There are plenty of good reasons for companies to collect personal data. Personal data creates opportunities for businesses to get to know their customers better, to develop new revenue streams, and to provide a more customized level of service through both Web-based channels and the growing use of mobile devices.
But with these new opportunities come new responsibilities, including an obligation to create privacy policies that protect customers’ data from a host of perils, including fraud, identity theft and inconsistent international privacy standards.
In recent months, online privacy has been a subject of great debate and scrutiny in government circles. The Bipartisan Congressional Privacy Caucus, co-chaired by Rep. Ed Markey (D-Mass.) and Rep. Joe Barton (R-Tex.), has taken on a number of privacy-related issues including identity theft and tracking policies. The FTC has subpoenaed leading data brokers. And the European Commission has proposed new restrictions related to how companies can acquire personal data and use it.
It’s not surprising that more and more corporations are making a pre-emptive move and creating their own privacy programs. The main advantage to this approach is the opportunity to custom-fit existing privacy laws to the specific industry or business. Having a well-thought-out privacy program also can serve as a differentiator in the marketplace.
Here are seven recommendations on how to craft a solid corporate privacy program:
1. Identify what kind of and how much personal information your organization handles.
Personally identifiable information is any information that can be used on its own or with other information to identify, contact or locate a single person. The National Institute of Standards and Technology published a guide that outlines specifics of this data.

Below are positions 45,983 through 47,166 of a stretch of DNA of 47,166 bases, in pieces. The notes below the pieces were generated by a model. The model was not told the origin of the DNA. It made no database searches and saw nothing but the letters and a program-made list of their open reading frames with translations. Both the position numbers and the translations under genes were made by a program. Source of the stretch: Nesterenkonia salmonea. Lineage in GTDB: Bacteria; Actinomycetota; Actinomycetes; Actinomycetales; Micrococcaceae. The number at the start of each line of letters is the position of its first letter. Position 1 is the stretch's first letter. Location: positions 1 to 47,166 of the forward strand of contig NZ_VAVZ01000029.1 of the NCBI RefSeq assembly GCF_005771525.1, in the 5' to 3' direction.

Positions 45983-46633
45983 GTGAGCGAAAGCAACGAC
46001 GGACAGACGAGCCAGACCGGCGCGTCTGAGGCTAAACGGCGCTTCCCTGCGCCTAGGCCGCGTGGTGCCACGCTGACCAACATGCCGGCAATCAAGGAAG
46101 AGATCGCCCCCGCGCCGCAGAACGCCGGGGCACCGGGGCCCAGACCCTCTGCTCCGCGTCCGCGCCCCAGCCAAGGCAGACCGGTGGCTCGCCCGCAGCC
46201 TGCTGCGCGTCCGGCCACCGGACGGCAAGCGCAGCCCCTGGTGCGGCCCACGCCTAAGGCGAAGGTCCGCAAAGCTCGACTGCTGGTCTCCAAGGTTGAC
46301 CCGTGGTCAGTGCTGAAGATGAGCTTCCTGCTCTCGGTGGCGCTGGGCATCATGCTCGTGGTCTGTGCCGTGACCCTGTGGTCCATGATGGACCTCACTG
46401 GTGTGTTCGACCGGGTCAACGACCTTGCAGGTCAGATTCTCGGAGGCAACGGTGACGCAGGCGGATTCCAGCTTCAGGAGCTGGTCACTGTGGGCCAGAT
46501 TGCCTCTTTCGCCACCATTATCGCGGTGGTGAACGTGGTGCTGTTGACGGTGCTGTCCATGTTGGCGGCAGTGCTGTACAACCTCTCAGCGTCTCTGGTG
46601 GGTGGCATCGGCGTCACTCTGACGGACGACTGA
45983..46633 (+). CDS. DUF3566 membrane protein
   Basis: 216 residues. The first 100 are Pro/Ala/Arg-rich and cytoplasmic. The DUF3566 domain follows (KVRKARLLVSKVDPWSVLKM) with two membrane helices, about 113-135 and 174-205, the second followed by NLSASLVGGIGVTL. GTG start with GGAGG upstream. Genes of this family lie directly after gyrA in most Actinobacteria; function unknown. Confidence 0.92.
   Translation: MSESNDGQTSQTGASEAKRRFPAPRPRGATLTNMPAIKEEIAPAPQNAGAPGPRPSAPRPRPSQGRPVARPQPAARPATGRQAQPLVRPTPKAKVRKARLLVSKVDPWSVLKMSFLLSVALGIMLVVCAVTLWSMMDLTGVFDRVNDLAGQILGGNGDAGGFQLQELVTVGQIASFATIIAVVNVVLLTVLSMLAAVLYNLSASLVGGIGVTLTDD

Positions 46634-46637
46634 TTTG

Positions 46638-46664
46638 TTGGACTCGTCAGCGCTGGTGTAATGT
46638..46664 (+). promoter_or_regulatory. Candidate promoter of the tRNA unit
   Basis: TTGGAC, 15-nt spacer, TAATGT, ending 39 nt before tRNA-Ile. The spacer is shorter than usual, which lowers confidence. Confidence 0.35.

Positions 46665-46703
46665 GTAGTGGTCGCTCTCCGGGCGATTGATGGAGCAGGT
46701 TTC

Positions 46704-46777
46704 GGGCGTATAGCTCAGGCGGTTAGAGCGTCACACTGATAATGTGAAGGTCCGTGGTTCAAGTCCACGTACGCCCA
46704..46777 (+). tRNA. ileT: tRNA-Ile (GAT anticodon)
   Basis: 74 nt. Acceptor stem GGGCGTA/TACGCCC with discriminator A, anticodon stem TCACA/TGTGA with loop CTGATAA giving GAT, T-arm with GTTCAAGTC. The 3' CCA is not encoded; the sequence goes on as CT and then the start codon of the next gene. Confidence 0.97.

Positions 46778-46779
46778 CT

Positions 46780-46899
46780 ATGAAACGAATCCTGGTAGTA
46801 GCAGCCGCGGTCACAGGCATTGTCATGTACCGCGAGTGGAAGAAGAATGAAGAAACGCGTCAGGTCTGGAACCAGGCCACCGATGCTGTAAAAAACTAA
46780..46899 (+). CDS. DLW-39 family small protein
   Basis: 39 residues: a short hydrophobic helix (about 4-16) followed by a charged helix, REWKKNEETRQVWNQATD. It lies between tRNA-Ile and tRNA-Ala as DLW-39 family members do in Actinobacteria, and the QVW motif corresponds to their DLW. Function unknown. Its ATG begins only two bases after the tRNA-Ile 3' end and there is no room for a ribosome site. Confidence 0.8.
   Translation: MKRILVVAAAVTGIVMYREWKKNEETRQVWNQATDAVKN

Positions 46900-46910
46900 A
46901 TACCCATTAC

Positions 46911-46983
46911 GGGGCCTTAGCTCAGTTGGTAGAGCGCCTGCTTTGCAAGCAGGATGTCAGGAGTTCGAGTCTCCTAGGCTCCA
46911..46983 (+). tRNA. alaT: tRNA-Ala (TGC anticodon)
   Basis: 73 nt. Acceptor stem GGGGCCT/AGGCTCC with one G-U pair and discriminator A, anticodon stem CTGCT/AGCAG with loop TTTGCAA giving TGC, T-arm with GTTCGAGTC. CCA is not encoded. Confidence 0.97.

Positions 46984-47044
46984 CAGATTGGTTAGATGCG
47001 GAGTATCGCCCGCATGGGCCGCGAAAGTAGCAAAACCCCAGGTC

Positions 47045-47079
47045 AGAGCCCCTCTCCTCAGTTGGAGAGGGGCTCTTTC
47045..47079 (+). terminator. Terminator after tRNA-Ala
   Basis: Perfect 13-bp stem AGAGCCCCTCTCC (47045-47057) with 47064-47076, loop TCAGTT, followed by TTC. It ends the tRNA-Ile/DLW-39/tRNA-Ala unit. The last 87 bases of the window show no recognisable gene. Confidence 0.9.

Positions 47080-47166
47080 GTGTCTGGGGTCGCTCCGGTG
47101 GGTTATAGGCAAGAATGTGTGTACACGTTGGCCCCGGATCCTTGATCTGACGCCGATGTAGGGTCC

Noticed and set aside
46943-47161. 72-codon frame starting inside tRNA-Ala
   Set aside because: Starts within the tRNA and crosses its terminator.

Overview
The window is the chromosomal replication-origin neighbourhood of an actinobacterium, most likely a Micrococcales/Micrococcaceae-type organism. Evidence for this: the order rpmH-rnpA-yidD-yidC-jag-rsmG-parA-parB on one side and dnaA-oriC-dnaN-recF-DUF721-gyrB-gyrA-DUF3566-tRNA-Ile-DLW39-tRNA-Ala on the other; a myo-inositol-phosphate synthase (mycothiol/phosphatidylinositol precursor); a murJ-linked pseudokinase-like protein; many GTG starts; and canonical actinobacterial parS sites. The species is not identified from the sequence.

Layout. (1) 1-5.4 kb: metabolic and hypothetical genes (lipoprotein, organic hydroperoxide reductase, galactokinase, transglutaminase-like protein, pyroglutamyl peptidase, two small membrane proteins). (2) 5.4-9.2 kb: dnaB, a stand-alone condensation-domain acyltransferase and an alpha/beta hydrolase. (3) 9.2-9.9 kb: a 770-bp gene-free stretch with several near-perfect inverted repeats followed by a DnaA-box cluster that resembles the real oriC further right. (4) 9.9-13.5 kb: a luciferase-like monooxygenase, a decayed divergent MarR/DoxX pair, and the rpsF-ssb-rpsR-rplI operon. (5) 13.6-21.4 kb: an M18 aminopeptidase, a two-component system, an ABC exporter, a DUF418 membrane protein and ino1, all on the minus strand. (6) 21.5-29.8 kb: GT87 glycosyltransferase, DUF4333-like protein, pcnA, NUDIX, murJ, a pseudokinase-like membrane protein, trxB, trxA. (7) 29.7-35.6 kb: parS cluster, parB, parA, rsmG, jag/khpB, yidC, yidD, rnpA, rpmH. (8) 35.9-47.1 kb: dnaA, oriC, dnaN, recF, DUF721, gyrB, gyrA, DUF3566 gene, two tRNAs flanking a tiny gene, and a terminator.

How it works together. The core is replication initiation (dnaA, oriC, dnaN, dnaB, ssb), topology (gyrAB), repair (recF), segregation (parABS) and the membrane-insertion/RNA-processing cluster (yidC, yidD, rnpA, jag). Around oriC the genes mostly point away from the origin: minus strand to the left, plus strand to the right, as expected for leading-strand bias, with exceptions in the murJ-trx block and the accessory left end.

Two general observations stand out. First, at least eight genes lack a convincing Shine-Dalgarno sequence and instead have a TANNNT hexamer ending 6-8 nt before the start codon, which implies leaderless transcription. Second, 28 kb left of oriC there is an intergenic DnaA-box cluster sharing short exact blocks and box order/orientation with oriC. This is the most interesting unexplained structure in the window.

The portion of person information in a company’s data warehouses can vary greatly. A B2B company, for example, will likely be in possession of far less personal information than a large consumer-facing Web company such as Google. Other pieces of data, such as the date and time someone visits a site, the type of operating system they use and the amount of a commercial transaction, are generally considered non-personal data and therefore not subject to privacy guidelines.
“You need to sort your individual data from other information sources,” says Glancy. This process will most likely involve a privacy audit, in which a privacy professional applies analytics to a company’s data warehouse. Privacy professionals are typically members of the International Association of Privacy Professionals (IAPP) or employees of the large consulting firms.